Pros: Through A/B testing, it is easy to get a clear idea of what users prefer, since it is directly testing one thing over the other. It is based on real user behavior so the data can be very helpful especially when determining what works better between two options. In addition, it can also provide answers to very specific design questions. One example of this is Google's A/B testing with hyperlink colors. In order to optimize revenue, they tested dozens of different hyperlink hues to see which color the users tend to click more on.
Cons: There are, however, a couple of cons to A/B testing. Like mentioned above, A/B testing is good for specific design questions but it can also be a downside since it is mostly only good for specific design problems with very measurable outcomes. It could also be a very costly and timely process. Depending on the size of the company and/or team, there could be a lot of meetings and discussions about what exactly to test and what the impact of the A/B test is. If there's not a significant impact, it could end up as a waste of time and resources.
In December 2018, representatives with experience in large-scale A/B testing from thirteen different organizations (Airbnb, Amazon, Booking.com, Facebook, Google, LinkedIn, Lyft, Microsoft, Netflix, Twitter, Uber, and Stanford University) attended a summit and summarized the top challenges in a SIGKDD Explorations paper. The challenges can be grouped into four areas: Analysis, Engineering and Culture, Deviations from Traditional A/B tests, and Data quality.
It is difficult to definitively establish when A/B testing was first used. The first randomized double-blind trial, to assess the effectiveness of a homeopathic drug, occurred in 1835. Experimentation with advertising campaigns, which has been compared to modern A/B testing, began in the early twentieth century. The advertising pioneer Claude Hopkins used promotional coupons to test the effectiveness of his campaigns. However, this process, which Hopkins described in his Scientific Advertising, did not incorporate concepts such as statistical significance and the null hypothesis, which are used in statistical hypothesis testing. Modern statistical methods for assessing the significance of sample data were developed separately in the same period. This work was done in 1908 by William Sealy Gosset when he altered the Z-test to create Student's t-test.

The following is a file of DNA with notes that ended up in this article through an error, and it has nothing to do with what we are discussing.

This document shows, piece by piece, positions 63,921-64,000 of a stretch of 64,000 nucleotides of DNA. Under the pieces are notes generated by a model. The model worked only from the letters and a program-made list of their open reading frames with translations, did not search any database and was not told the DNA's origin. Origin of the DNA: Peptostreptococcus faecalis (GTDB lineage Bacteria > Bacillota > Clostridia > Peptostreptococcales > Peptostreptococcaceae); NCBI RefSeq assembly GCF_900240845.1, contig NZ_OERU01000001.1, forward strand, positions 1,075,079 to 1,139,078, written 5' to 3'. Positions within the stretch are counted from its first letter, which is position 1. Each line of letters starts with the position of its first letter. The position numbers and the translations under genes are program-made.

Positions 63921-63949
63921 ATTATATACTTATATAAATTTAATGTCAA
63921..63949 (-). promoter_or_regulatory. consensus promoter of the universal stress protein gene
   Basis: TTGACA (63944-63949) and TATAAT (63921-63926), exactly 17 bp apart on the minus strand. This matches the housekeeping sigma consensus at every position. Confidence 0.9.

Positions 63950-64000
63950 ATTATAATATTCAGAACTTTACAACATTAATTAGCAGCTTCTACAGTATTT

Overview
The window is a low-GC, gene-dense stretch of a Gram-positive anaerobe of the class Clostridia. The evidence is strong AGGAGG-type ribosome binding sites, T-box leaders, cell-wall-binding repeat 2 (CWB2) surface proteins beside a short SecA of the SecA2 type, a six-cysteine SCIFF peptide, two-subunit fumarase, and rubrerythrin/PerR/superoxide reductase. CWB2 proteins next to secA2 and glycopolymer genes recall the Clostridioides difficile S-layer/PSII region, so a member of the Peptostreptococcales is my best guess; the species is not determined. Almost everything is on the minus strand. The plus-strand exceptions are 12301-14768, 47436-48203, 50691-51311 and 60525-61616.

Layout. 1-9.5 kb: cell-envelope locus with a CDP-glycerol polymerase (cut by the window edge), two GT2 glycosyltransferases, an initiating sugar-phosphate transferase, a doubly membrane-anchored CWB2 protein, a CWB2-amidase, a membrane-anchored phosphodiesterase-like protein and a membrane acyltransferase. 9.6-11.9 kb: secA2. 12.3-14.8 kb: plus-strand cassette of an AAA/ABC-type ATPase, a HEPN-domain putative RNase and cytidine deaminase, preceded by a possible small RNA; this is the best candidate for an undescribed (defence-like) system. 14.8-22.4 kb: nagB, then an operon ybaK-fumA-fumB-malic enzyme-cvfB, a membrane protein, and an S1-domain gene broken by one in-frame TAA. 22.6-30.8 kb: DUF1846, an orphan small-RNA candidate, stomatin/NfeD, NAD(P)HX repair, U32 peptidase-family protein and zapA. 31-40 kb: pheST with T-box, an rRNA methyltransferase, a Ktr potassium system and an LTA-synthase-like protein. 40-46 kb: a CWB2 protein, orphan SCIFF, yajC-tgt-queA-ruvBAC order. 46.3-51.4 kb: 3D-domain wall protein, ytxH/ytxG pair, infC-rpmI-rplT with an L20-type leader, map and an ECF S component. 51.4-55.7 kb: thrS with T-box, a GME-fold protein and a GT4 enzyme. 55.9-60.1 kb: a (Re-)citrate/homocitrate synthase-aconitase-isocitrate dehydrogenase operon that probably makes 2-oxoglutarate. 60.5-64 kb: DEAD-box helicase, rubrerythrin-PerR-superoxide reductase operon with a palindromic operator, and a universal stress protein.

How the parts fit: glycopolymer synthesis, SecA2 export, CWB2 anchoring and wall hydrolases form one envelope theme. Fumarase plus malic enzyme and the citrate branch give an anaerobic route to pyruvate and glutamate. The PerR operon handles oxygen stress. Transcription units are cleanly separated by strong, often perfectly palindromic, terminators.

With the growth of the internet, new ways to sample populations have become available. Google engineers ran their first A/B test in the year 2000 in an attempt to determine what the optimum number of results to display on its search engine results page would be. The first test was unsuccessful due to glitches that resulted from slow loading times. Later A/B testing research would be more advanced, but the foundation and underlying principles generally remain the same, and in 2011, 11 years after Google's first test, Google ran over 7,000 different A/B tests.
In 2012, a Microsoft employee working on the search engine Microsoft Bing created an experiment to test different ways of displaying advertising headlines. Within hours, the alternative format produced a revenue increase of 12% with no impact on user-experience metrics. Today, companies like Microsoft and Google each conduct over 10,000 A/B tests annually.
Many companies now use the "designed experiment" approach to making marketing decisions, with the expectation that relevant sample results can improve positive conversion results. It is an increasingly common practice as the tools and expertise grow in this area.
A company with a customer database of 2,000 people decides to create an email campaign with a discount code in order to generate sales through its website. It creates two versions of the email with different call to action (the part of the copy which encourages customers to do something — in the case of a sales campaign, make a purchase) and identifying promotional code.
All other elements of the emails' copy and layout are identical. The company then monitors which campaign has the higher success rate by analyzing the use of the promotional codes. The email using the code A1 has a 5% response rate (50 of the 1,000 people emailed used the code to buy a product), and the email using the code B1 has a 3% response rate (30 of the recipients used the code to buy a product). The company therefore determines that in this instance, the first Call To Action is more effective and will use it in future sales. A more nuanced approach would involve applying statistical testing to determine if the differences in response rates between A1 and B1 were statistically significant (that is, highly likely that the differences are real, repeatable, and not due to random chance).